4 simple software optimization tips

1) Always be experimenting!

Trying to squeeze out more performance out of your program? Don't be afraid to experiment!

In practice what that means is you setup small, simple throwaway experiments to establish how things work when you're not absolutely sure you fully understand something such (e.g., how many times a second a certain function can be invoked, how the profiler measures blocking IO or the time it takes a sub-program to complete).

Another angle to the experimental approach means you need to make informed guesses (I.e., hypotheses) about what kind of changes would lead to performance improvements and then try to see if your ideas pan out by implementing them (one at a time) and measuring the performance difference. The better you understand how your program works, the better your guesses regarding optimization will be.

It will help you to have a basic understanding of how the tools you are using work (e.g., profiler) and what they measure, and more importantly what they don't.

2) Real time vs user time vs system time

The built-in time shell function is your highest level friend. It reports three different benchmarks: real time, user time and system time.

For example I wrote a little test program that reads from stdin and then sleeps for 3 seconds after stdin is closed. This is what the time output looks like:

$ time ./example.py

real    0m7.411s
user    0m0.088s
sys     0m0.008s

Real time is the time you, the user experiences. It's clock time. On one hand this is what you care about the most. On the other hand, real time is the most fickle benchmark - it is easily effected by external factors out of the program's control such as load (by other programs) at time of execution, block device buffering, network bandwidth, hard-drive speed and so forth.

Since real time performance can change dramatically based on the circumstances in which the program is executed, the operating system allows other methods of measuring program run time.

User time is the computer time consumed by your program which was spent in user-land, and system time is the computer time consumed by your program which was spent by the system (I.e., in kernel land performing a system call on behalf of the program).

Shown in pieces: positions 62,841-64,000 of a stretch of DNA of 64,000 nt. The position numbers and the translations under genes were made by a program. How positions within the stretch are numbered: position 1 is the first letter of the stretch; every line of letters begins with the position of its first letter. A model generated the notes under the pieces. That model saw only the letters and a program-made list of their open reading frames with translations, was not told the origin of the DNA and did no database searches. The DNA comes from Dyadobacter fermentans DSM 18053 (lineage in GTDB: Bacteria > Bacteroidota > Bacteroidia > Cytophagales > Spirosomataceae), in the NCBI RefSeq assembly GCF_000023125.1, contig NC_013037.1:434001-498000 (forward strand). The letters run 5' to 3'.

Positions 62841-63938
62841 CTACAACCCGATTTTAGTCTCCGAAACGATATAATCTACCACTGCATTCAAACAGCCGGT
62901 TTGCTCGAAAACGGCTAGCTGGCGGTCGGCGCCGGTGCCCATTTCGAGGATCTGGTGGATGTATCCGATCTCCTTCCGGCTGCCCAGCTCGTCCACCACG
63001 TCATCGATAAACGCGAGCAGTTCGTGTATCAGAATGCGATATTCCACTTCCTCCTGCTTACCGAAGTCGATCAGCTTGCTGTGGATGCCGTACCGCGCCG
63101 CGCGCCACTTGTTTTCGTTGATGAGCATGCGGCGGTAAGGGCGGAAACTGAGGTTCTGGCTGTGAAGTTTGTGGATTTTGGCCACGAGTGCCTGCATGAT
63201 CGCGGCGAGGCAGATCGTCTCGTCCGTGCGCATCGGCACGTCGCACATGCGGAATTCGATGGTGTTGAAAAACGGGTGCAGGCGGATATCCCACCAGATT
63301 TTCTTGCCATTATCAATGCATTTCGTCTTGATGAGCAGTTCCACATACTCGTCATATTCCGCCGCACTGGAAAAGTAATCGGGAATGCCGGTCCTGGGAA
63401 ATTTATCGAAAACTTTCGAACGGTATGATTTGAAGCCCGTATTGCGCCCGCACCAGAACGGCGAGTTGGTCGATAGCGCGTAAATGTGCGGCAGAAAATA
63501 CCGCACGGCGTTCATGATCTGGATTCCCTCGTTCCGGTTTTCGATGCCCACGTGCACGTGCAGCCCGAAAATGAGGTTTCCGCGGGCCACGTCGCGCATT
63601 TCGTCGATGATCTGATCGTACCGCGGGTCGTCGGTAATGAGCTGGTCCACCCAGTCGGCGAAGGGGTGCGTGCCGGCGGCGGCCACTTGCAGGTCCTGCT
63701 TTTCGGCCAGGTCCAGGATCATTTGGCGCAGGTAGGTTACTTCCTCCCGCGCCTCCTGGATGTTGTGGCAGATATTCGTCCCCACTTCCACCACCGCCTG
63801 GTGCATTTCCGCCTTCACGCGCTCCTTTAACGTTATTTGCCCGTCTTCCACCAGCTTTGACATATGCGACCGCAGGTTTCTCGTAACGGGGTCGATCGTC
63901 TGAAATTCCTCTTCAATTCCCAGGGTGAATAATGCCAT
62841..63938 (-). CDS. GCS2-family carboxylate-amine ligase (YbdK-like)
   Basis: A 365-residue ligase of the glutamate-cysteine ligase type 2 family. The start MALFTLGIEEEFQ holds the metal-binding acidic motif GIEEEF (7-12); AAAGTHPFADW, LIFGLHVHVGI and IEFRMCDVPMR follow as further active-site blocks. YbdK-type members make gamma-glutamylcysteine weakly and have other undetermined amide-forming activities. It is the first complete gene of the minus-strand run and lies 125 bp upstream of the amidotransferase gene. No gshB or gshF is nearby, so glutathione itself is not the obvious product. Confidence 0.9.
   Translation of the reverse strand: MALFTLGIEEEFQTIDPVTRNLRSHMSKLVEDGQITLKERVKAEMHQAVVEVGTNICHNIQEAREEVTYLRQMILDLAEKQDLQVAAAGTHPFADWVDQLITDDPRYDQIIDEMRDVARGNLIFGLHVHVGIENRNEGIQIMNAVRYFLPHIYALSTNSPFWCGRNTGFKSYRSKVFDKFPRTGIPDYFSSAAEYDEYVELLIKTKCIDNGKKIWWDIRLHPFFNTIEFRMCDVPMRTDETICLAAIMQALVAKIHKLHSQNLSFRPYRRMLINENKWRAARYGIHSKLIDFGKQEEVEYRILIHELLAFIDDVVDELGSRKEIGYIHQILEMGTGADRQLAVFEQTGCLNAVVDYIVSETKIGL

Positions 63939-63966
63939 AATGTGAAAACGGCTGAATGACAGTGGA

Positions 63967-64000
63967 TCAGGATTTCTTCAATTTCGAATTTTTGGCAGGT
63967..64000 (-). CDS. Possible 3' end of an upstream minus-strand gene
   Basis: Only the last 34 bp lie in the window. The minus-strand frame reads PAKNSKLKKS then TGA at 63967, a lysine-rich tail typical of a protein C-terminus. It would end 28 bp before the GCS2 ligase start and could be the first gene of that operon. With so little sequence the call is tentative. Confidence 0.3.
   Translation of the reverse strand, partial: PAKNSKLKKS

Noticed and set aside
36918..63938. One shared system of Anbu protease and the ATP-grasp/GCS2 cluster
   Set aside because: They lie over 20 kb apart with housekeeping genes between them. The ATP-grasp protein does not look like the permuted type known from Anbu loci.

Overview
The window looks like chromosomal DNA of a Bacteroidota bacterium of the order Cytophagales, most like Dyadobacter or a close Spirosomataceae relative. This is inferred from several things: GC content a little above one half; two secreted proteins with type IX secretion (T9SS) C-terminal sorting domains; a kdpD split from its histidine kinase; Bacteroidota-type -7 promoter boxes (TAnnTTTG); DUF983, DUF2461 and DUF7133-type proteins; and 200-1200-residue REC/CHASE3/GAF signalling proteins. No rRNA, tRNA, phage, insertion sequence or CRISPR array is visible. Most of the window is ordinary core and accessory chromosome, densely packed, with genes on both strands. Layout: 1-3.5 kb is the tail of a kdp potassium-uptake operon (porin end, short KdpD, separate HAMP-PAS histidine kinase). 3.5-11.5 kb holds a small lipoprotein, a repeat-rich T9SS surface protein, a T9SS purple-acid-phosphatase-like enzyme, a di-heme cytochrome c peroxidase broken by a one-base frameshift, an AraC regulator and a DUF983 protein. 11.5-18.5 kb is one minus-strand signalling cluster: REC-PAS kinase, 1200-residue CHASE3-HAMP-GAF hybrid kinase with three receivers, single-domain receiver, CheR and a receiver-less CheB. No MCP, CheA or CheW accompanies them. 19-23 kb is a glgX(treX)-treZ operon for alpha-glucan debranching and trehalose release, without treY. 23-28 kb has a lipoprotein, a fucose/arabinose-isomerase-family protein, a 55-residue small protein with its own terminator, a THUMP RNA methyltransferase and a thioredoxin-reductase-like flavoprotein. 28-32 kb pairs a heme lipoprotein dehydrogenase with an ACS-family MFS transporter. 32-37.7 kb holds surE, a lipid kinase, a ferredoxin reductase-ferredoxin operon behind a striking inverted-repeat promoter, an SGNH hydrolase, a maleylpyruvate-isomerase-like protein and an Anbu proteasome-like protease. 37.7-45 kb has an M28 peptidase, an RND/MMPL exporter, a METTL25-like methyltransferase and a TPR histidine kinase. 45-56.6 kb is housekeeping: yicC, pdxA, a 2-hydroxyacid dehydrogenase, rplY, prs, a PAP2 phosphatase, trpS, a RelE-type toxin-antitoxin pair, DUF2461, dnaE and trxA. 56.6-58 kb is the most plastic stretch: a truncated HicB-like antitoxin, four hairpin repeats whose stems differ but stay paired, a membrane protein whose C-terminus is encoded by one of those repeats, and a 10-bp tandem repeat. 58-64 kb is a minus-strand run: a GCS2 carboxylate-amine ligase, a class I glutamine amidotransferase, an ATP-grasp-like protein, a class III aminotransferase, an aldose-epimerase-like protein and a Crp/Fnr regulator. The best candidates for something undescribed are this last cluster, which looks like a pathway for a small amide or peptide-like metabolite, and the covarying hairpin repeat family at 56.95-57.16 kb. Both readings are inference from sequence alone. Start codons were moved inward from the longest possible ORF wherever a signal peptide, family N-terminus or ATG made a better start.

Notice how in the example above the program ran for 8 seconds in real time while consuming very little user or system time. In this particular case, the reason is that the program spent most of its realtime blocking. Blocking is what we call a process which has been put to sleep by the kernel to be woken up when an event happens (e.g., IO, signal, timeout, etc.). When a program blocks, it doesn't consume any resources, yet it can still be very slow from the user's perspective.

Here's what the profile report for my example program looked like:

11 function calls in 0.000 CPU seconds

Ordered by: cumulative time

ncalls  tottime  percall  cumtime  percall filename:lineno(function)
     1    0.000    0.000    0.000    0.000 profile:0(command.module.main())
     1    0.000    0.000    0.000    0.000 :0(exit)
     1    0.000    0.000    0.000    0.000 :0(setprofile)
     1    0.000    0.000    0.000    0.000 :0(sleep)
     2    0.000    0.000    0.000    0.000 :0(readline)
     1    0.000    0.000    0.000    0.000 cmd_example.py:42(main)
     1    0.000    0.000    0.000    0.000 getopt.py:52(getopt)
     1    0.000    0.000    0.000    0.000 cmd_example.py:32(foo)
     1    0.000    0.000    0.000    0.000 <string>:1(?)
     0    0.000             0.000          profile:0(profiler)
     1    0.000    0.000    0.000    0.000 cmd_example.py:38(bar)

As you can see, it doesn't indicate that the program ran for 8 seconds at all! The reason is the profiler only measures user time, not system time or real time.

In other words, the profiler (in this case the Python profiler) won't show you the time spent waiting for system calls to finish, which happens when your program is, for example:

  • blocking for IO
  • waiting for sub-programs to finish executing

You have to keep that in mind, otherwise you may end up mis-interpreting the results and optimizing the wrong things. For example, if you optimize the CPU utilization of a program which is IO bound you'll probably get very little real time improvement.

3) Watch out for especially expensive operations

Some operations are inherently expensive. Watch out for sub-program execution overhead in particular. Executing sub-programs is very expensive compared with native functions. For example, if you write a little program that tests how many times you can invoke /usr/bin/true per second, you'll discover that the overhead for executing a sub-program is around 1000X higher than for executing a function, though this doesn't usually matter much in practice - so long as your program's performance isn't bound by it.

4) Pay attention first to hotspots

Even if the particular profiler you are using may be uninformative with regards to a program's real time performance, you can still use it to give you clues as to what areas of your program you should be taking a closer look at. In particular, the number of times a function/method is executed can be very interesting. An area of your program that is frequently executed (e.g., a hotspot) is often a good candidate for optimization.


L. Arnold's picture

Not quite there, but referenced later in the blog...

I wouldn't open the link however...  in fact it isselling supplements. 

L. Arnold's picture

fuinny almost..  

Happy Holidays.


Add new comment